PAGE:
The challenger did not elaborate on his bioenergy plan, but his campaign team has proposed using millions of hectares of degraded land to cultivate palm sugar to produce energy.

Widodo’s government has previously said it would offer incentives for developers of B100, which the net oil importer hopes can replace fuel imports within three years.

Indonesia’s state energy company PT Pertamina has signed an agreement with Italian oil company Eni to develop a refinery in Indonesia that would produce fuel completely derived from crude palm oil (CPO).

Oil imports have contributed to Indonesia’s widening current account deficit and the volatility of the rupiah currency. The government claimed that its biodiesel program would save billions of dollars in diesel fuel imports.

Although retired general Prabowo agreed with Widodo on several points during the debate, he said Indonesia’s “land and water, and the resources within” must be controlled by the government.

“We are of the view that the government must be present in detail, thoroughly, firmly and actively to correct inequalities in wealth,” he said.

The challenger said the proportion of small farmers’ holdings in the country’s palm plantations should also be larger. Smallholders currently account for roughly 40 percent of Indonesia’s 12 million hectares of palm oil plantations.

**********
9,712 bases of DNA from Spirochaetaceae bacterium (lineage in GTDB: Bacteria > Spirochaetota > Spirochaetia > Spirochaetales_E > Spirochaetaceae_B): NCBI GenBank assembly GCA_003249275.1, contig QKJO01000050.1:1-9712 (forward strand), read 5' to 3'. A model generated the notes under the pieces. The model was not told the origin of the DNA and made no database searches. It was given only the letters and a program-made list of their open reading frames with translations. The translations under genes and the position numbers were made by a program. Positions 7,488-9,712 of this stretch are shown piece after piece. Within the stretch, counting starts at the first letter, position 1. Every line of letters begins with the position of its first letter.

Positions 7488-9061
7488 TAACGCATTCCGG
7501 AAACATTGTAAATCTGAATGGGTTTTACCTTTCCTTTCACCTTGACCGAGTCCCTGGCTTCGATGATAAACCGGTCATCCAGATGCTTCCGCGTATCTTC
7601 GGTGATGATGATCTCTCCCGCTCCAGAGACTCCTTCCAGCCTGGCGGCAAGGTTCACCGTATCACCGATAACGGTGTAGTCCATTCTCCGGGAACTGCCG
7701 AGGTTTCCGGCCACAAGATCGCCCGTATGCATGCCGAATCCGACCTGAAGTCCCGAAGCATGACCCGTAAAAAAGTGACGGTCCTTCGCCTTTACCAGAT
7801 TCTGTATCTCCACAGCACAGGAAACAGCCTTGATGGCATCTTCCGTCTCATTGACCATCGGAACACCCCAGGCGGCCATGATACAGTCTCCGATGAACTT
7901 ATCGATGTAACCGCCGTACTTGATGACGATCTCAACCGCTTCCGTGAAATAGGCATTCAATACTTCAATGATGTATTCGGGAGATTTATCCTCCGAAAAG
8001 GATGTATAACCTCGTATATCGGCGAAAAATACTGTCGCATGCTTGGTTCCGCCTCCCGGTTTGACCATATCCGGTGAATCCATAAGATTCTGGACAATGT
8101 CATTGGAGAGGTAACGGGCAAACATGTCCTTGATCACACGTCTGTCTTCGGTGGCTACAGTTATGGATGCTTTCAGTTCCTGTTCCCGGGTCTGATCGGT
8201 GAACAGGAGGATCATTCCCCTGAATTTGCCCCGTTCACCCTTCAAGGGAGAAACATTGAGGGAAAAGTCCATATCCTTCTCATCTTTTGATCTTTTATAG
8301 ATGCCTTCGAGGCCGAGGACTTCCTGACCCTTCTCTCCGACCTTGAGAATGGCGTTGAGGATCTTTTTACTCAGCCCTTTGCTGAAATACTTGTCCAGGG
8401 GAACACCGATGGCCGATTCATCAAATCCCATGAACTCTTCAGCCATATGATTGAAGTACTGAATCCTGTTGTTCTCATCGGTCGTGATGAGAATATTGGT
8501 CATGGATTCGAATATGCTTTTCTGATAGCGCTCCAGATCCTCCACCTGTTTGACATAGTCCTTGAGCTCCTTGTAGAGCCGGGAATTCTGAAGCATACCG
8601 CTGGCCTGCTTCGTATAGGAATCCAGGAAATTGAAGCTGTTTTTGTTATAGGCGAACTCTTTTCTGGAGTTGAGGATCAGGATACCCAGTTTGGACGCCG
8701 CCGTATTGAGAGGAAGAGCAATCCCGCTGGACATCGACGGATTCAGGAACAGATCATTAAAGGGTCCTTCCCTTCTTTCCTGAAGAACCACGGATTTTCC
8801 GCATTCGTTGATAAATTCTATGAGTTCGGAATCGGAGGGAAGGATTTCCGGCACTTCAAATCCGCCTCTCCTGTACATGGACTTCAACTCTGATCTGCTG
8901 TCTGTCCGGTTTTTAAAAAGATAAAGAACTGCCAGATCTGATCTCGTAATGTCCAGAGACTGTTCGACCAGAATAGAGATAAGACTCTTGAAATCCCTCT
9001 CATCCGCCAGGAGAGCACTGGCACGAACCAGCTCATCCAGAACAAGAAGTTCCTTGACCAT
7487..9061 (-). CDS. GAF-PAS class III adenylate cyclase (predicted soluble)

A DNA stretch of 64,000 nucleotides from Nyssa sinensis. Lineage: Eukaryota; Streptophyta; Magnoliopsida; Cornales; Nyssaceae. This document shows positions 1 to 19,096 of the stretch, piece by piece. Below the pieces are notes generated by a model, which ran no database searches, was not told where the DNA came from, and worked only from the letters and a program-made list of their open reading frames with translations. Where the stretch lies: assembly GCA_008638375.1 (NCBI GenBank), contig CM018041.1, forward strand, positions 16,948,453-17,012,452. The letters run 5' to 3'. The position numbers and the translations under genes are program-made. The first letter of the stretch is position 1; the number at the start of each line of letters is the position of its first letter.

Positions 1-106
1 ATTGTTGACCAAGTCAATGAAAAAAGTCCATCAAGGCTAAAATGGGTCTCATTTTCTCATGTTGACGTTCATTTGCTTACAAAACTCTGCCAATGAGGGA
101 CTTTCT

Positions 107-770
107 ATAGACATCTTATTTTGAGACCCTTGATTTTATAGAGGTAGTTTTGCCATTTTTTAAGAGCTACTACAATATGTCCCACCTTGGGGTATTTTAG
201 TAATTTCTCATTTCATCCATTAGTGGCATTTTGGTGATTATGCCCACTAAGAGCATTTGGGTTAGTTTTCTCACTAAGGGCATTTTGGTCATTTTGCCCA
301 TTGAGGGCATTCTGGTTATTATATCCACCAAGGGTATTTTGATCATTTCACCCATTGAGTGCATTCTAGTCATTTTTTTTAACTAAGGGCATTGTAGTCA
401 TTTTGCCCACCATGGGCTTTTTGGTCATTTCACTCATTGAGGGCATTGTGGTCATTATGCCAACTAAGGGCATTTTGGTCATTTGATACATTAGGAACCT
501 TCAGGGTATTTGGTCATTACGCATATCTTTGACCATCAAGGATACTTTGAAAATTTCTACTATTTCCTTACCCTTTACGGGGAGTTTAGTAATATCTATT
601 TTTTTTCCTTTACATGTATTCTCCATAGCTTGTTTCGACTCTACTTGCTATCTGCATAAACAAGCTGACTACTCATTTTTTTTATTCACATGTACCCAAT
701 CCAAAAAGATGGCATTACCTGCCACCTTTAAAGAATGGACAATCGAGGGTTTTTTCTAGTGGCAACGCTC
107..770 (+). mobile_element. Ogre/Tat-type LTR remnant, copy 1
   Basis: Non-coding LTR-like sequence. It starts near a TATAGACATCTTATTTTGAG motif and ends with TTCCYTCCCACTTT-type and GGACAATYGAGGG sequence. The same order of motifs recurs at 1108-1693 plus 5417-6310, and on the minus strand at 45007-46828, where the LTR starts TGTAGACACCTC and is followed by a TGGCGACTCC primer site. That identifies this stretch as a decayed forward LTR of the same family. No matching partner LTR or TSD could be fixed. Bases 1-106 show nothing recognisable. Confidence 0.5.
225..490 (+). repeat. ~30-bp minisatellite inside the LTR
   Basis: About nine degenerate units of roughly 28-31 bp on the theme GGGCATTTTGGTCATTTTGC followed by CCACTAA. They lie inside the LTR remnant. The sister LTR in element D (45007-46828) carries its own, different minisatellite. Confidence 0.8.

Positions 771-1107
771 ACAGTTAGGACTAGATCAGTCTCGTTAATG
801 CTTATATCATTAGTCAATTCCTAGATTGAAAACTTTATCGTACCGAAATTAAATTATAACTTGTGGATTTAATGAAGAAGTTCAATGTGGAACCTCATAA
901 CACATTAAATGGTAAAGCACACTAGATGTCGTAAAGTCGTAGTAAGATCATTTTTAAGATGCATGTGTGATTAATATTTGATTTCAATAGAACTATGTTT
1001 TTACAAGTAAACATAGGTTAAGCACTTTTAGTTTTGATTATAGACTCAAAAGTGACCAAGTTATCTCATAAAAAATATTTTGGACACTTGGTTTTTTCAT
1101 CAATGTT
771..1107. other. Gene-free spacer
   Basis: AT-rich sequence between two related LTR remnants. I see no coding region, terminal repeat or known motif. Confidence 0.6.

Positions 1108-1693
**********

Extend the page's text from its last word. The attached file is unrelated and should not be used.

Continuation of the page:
Farmers currently do not require larger plots of land, but instead, they need a program to boost yield from their current farm, Mansuetus Darto of Palm Farmers Union said.

He added that farmers wanted more clarity on Widodo’s B100 program and have asked to ensure that small holders play a greater role in the biodiesel supply chain.

“This is an important task for Jokowi on how to prevent big palm companies to be the only main suppliers and not farmers,” Darto said, referring to the president’s nickname.

Both candidates expressed support for greater control of Indonesian natural resources.

President Widodo highlighted Pertamina’s takeover of stewardship of major oil and gas blocks from foreign operators, and an agreement for a state company to purchase a 51 percent stake in the giant Grasberg copper mine from Freeport McMoRan.

(Reporting by Fransiska Nangoy and Tabita Diela,; Additional reporting Bernadette Christina Munthe,; Editing by Ed Davies, Jan Harvey and Sherry Jacob-Phillips)